A client came to me with his Fender clone of the 5C5 circuit complete with the 50's Jensen P15N speaker freshly reconed by Austin Speaker Works.
If you don't know, Ron Condon and his crew do great work on vintage speakers.
After discussing the many options, Jeff opted for some Big Iron; in the form of the Mercury Magnetics Bassman Output Transformer, with all the bells and whistles. This will gain you some bottom end and better transfer of the available power.
here you can see the original sized OT next to the Fat Boy.
As the New OT had extra wiring for Ultra Linear connections and every possible secondary impedance.
I choose to tuck them away inside the end covers after insulating the ends of course. I needed to drill a few extra holes in the chassis to accommodate the four mounting feet and another hole for the secondary wiring.
This really does not gain us more power so I installed a set of Silicon Diodes across the Rectifier tube pins.
This was the easiest and least expensive way to do it. The Rectifier is now just for looks. I recommended not using it at all to reduce heat.
Before and After, notice the bias tap.
We are now getting 480+ VDC well beyond the stock voltage of 395 or so.
What more can we do, hmm, how about fixed bias to really goose things. Jeff wants a tighter more focused low end, more cut. Personally, I prefer cathode bias for that compressed singing quality. I let Jeff try out various models with all the different options, he wants fixed bias. It is pretty easy to go from a Fixed bias to cathode bias in most amps, The other way round is not so easy. And because of the Paraphase Inverter on this amp it required a little thinking. We need to isolate the negative voltage from the PI.
Ok, let's install a couple of signal coupling capacitors to block the voltage to the PI. At the same time we wanted to clean up the low end a bit, so I used .02uf instead of the .05uf already present. Then we need a source for the bias voltage. As the Power transformer did not come with the secondaries usually used for this, I tapped one side of the High Voltage taps before the B+ diodes. A 220K 2 watt resistor worked well into a standard 1n4007 diode reversed to develop the negative voltage. Jeff wanted to have an adjustable supply too.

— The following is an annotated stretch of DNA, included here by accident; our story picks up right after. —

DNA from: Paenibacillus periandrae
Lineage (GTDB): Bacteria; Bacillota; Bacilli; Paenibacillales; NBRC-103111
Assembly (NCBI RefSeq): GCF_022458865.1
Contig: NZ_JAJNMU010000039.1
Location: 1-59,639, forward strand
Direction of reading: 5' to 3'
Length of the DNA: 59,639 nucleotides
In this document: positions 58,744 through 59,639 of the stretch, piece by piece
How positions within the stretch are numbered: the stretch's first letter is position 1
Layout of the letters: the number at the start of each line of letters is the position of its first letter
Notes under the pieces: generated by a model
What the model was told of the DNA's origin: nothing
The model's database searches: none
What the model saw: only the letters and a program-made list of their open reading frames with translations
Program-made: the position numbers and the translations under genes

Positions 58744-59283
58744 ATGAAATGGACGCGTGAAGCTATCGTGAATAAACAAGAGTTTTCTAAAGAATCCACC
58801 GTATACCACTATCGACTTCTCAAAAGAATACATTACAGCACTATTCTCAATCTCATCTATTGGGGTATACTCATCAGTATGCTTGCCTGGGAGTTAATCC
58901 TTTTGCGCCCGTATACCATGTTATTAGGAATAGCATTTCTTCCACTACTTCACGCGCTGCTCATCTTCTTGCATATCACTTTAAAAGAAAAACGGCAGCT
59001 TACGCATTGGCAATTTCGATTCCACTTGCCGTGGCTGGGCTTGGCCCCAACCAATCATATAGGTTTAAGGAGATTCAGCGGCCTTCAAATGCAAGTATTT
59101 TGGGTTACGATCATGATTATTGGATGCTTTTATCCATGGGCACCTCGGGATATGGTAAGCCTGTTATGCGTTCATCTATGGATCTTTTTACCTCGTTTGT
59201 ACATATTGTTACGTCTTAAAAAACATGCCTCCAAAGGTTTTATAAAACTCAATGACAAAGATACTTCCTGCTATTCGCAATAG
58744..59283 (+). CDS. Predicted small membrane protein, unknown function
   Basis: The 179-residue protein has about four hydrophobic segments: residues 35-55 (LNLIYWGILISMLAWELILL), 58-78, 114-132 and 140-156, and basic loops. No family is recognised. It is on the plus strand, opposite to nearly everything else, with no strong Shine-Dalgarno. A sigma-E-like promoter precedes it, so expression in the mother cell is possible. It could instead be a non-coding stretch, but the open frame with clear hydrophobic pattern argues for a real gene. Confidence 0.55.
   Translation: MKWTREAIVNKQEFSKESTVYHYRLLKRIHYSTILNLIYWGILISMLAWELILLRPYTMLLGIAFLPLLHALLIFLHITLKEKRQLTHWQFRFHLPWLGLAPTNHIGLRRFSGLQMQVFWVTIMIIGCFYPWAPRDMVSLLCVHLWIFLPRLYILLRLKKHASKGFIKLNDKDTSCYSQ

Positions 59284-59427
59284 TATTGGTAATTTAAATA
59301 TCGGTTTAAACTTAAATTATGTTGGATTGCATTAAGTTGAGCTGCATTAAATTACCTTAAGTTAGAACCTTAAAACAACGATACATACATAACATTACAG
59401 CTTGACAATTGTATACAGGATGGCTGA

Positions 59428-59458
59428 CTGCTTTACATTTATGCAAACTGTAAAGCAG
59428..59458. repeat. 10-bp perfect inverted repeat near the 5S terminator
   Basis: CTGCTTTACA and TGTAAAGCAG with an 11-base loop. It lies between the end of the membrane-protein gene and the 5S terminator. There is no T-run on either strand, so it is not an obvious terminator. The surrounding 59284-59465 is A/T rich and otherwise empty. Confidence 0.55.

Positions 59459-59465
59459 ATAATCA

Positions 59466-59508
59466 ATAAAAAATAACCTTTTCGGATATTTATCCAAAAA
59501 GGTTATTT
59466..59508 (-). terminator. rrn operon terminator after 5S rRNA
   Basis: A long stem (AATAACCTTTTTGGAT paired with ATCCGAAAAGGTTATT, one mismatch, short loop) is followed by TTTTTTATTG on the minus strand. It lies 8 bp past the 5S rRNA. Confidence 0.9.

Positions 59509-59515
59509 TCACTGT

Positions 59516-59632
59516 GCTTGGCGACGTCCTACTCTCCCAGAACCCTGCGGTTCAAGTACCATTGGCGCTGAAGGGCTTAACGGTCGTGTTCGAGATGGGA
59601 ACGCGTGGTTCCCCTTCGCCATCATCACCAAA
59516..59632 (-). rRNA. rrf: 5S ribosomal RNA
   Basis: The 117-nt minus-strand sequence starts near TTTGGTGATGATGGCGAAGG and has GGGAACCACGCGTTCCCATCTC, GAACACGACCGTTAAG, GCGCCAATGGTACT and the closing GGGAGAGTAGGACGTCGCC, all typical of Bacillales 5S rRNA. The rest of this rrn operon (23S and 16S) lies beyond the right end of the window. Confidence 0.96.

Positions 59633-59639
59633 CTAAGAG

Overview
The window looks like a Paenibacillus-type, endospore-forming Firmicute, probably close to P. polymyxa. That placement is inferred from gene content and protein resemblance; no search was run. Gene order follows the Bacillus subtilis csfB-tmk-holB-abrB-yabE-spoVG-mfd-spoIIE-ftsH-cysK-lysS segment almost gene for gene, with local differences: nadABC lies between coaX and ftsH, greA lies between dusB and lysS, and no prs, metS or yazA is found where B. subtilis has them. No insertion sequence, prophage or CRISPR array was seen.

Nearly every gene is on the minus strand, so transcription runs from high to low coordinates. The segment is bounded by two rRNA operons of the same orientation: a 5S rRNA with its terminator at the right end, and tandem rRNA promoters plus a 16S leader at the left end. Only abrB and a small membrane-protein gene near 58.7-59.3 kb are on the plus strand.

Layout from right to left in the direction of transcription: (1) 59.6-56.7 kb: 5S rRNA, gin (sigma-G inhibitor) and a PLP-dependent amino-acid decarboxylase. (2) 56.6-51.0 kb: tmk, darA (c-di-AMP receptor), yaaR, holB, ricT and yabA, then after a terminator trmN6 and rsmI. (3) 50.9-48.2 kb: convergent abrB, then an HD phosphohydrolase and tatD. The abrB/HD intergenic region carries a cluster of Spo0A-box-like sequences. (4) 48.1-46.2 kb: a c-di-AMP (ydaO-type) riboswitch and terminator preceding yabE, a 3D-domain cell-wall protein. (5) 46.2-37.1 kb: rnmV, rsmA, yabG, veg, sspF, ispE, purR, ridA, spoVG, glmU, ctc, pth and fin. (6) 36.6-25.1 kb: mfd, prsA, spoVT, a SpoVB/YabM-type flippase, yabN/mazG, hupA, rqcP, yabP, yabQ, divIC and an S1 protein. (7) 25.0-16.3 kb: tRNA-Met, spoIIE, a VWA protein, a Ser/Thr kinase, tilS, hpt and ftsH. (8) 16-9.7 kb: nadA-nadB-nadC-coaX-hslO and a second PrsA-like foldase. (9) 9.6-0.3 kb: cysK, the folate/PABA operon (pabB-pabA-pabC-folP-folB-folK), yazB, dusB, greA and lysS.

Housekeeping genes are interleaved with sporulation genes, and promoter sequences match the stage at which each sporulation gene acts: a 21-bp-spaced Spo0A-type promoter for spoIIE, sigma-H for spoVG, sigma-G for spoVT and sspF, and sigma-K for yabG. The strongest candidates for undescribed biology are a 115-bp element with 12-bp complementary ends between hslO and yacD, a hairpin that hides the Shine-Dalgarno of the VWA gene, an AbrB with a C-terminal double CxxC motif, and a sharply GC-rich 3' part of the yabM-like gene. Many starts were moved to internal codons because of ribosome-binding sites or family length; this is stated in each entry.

Let's build a circuit.
A little schematic I drew up to start with. I used Whatchyagot engineering and ended up with a 50kl pot and a 220K 2W resistor.
Layout with isolation caps and bias feed resistors. I ended up with slightly different values.
Tube rectifier to Silicon diode layout.
I opted for series diodes to spread the load out and build more reliability into the circuit.
I used two diodes per side instead of the single ones shown.
It will work this way though.
I could have bypassed the diodes with small ceramic caps
for lower switching noise, but I don't hear it.
Oh, and don't forget to remove the Cathode Bias resistor and Bypass Cap.
Pretty simple, just remove the resistor and cap and solder in a wire to reconnect the cathodes directly to ground
Here is what I settled on voltage and bias current wise.
I choose to bias the standard 70% of Max plate dissipation, which for a 6l6gc is 25 watts (30w).
we used 5881 so I used 25w for calcs.
The formula is: 25w/486v = 51ma current. Taking 70% of that we get 36ma current.
Actually, the voltage will drop when you increase the bias current. I think I started at 489 VDC.
How does it sound? It is a lot louder and tighter, Jeff jumped back when he first heard it, he is going to gig it and get back to me. Then I am going to suggest we parallel the inputs, lowers the impedance to drive the next stage. I find it really opens up the dynamics and note articulation, better detail and I like the tone. Some say it increases the 3rd harmonic over the second, but it is very subjective. I think it really fattens up the tone.